The Creations Of Jennifer Diane Reitz


 Pictures of Things

    Pictures Of People


This is where I work in our house in Olympia, Wa. The walls of my room are surfaced with IKEA shelves, filled with anime and manga toys and collectibles.

You can see my monitor and my digital pad, my computer is under all of that by the footstool. It's an Alienware Area 52...I really like Alienware, and I have never been disappointed by their computers.

This is me, August 16th 2005, age 45.

I think this is the best picture taken of me in recent years, maybe even to date at all. The reason I feel this way is that when I see this picture, I see my own personality in it. This speaks to me of who I am to me. That's pretty rare. I hate to have my photograph taken.

I do not think I am overly photogenic, or overly attractive for that matter, so if any picture turns out even moderately tolerable, I am very happy.

I only wish that I had washed my hair was a hot day and my hair was all sweaty. I have terrible hair, really thin and delicate, it loves to get split ends and generally is useless. It has no body, and I have kind of resigned myself to a crappy pageboy cut. I am having a bad hair life.


Check these out! I made my own Pikmin models, because I couldn't find any. The material is plastic clay, with coathanger wire legs on the Red Onion Ship, and a cardboard base for the Red Pikmin. They are both actual size, as based on the Pikmin manual, and a promotional book that shows their scale relative to the Gamecube.

It was kind of hard making the little Red Pikmin - they are only three fourths of an inch high, you know.


I made this metal and crystal model of my vision of H.G. Wells Time Machine back in college, over 25 years ago. The levers still work. The saddle is upholstered in real leather, as is the deck of the machine. The main metal is brass.

It's not very good, really, but I still like it, and just kind of wanted to let you see it. Be nice, I was only 19 when I made it, OK?


Speaking of Wells, I also really like the original story of War Of The Worlds, too. So, I made my vision of the Martian Tripod War Machine, and one of the Martians. Again, the material is plastic clay and wire and cardboard, with the addition of lichen for the Red Weed.

I made my model as accurate as possible to the exact description in the book itself. I have never been satisfied with versions based on the whim of some designer or the needs of some budget. I wanted a model that, in shape and construction at least, was consistant with the writings -and sketches- of H.G. Wells himself.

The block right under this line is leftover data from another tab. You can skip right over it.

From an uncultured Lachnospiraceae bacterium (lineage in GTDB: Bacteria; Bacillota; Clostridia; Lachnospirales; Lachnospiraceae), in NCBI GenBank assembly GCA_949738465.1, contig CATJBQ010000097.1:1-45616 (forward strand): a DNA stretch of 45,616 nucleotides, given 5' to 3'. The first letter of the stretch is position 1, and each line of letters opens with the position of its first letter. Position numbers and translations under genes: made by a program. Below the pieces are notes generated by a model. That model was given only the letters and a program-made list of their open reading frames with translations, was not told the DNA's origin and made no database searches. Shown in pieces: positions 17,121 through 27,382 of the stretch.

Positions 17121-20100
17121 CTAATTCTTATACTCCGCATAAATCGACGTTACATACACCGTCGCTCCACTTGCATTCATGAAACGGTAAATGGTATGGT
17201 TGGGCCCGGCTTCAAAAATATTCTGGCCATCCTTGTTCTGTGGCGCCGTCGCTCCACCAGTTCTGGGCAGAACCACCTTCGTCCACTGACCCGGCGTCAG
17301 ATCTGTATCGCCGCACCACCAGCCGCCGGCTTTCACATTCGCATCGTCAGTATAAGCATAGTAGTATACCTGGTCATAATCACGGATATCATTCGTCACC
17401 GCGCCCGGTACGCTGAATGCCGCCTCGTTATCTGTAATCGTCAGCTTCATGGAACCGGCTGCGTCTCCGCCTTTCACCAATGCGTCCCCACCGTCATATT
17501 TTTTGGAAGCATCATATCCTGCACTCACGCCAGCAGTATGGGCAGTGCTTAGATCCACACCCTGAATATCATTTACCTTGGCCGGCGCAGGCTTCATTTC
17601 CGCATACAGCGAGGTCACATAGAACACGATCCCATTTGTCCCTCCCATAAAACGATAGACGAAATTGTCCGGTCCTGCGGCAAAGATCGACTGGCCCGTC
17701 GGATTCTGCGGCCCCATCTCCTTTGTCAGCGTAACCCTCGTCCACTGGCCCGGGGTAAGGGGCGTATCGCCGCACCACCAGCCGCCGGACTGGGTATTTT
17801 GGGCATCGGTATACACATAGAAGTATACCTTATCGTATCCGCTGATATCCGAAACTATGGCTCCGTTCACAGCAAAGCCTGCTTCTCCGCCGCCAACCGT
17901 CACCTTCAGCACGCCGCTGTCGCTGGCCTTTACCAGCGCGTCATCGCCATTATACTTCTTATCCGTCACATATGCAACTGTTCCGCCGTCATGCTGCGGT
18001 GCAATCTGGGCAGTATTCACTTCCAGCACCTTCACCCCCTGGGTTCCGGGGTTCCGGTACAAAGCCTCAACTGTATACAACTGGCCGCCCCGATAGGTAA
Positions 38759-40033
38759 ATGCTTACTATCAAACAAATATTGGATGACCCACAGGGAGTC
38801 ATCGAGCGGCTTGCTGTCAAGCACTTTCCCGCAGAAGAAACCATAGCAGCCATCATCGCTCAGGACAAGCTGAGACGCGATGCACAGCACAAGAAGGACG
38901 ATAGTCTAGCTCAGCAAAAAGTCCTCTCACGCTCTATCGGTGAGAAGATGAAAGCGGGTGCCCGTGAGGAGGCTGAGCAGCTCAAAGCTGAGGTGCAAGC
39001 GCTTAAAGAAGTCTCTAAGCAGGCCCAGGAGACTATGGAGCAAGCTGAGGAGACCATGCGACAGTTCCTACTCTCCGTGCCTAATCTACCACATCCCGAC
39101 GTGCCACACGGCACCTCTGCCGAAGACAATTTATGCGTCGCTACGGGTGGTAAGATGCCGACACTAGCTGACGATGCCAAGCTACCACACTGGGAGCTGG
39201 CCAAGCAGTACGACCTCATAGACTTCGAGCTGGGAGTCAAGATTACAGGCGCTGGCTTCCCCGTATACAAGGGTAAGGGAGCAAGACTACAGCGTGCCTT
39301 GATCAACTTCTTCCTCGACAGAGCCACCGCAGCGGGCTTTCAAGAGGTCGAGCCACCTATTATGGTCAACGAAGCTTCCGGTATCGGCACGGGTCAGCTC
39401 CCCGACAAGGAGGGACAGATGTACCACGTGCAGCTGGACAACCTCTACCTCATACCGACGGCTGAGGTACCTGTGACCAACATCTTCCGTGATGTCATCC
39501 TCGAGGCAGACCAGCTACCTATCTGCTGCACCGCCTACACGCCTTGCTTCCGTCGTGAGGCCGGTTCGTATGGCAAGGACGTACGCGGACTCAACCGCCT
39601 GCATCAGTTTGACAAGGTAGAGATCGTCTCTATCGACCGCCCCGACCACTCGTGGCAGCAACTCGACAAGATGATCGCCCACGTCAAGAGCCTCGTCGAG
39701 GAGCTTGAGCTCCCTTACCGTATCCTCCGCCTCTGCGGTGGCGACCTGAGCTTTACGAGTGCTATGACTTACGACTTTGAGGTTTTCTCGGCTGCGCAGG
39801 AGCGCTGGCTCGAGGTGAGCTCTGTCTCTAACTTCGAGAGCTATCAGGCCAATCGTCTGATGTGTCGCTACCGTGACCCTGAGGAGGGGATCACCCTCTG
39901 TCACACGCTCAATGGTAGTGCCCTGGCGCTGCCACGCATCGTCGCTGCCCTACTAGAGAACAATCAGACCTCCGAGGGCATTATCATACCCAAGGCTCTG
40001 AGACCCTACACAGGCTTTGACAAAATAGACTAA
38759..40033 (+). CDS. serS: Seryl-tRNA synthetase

I took two liberties, in all honesty....the machine is supposed to be made of aluminum, and shiny, but I couldn't do that. So I painted it white. I added the sporty blue stripes as my one touch of personalization. Otherwise, though, in structure, I remained as true as I possibly could. Read the book and see for yourself!


This is my interpretation of Uni and KayWai from my own Unicorn Jelly. Plastic clay again. Isn't plastic clay just the most wonderful stuff?

Overall I am reasonably happy how these figures turned out, but I am dissatisfied with KayWai's mouth.  It's OK, but, I don't know. Maybe I am just never satisfied with my own work.


What is this? It's Latrotabuli, the chess of the Human Occupied Triumviral Empire Of The Pastellian Cosmos. It is related to the earthly Latrunculi played by the Roman Empire of Earth in the cosmos of Mundis, but has more depth.

It will be introduced in Pastel Defender Heliotrope when I finally get to the chapter that details the Great War.

And of course, I will give you the rules, and the history of it, so that you can play it yourself. That's the deal; one new universe, one new chesslike game.  You can count on me for that.

I made this board from Roman tile, wood frame material, grout, glue, nails, and varnish. The pieces are opaque Roman glass, identical to the playing pieces used in the original Latrunculi game of Rome.



I do like time machines, I guess. This is the TARDIS, of course, from Dr. Who. I made this back in 1984, the construction materials are balsa wood, fine mesh screen, one LED, glue, paint, and a doll house brass door handle.  I carved it using an Exacto blade and other tools. The police box signs were hand lettered using a fine brush.

This is more impressive when you realize the model is only two and a half inches high. Look at the LED on top for size comparison.


This is the Sojourn Quintessence, a medium bulk freetrader starship registered out of Pentolamerkan. I made this in 1983, for a tabletop RPG campaign I never got to run. Alas.

Still, this is my vision of a starship. It is atmospheric, and can land. It uses antigravitics and monodirectional force for basic propulsion, and a point-to-point style warpdrive. The yellow structure is a lifepod, which is also used as a bedroom. It can serve a crew of up to ten. The giant side hatch is one of the cargo bays. Plastic clay.


This Taasen Board, from Unicorn Jelly, was made by Martin Lepisto and is an exquisite work of art. It replicates the boards made by Wai-Wai Ngo, the toymaker of Ponsbury-On-The-Mere quite wonderfully.

Here the pieces are all arranged for a brand new game.

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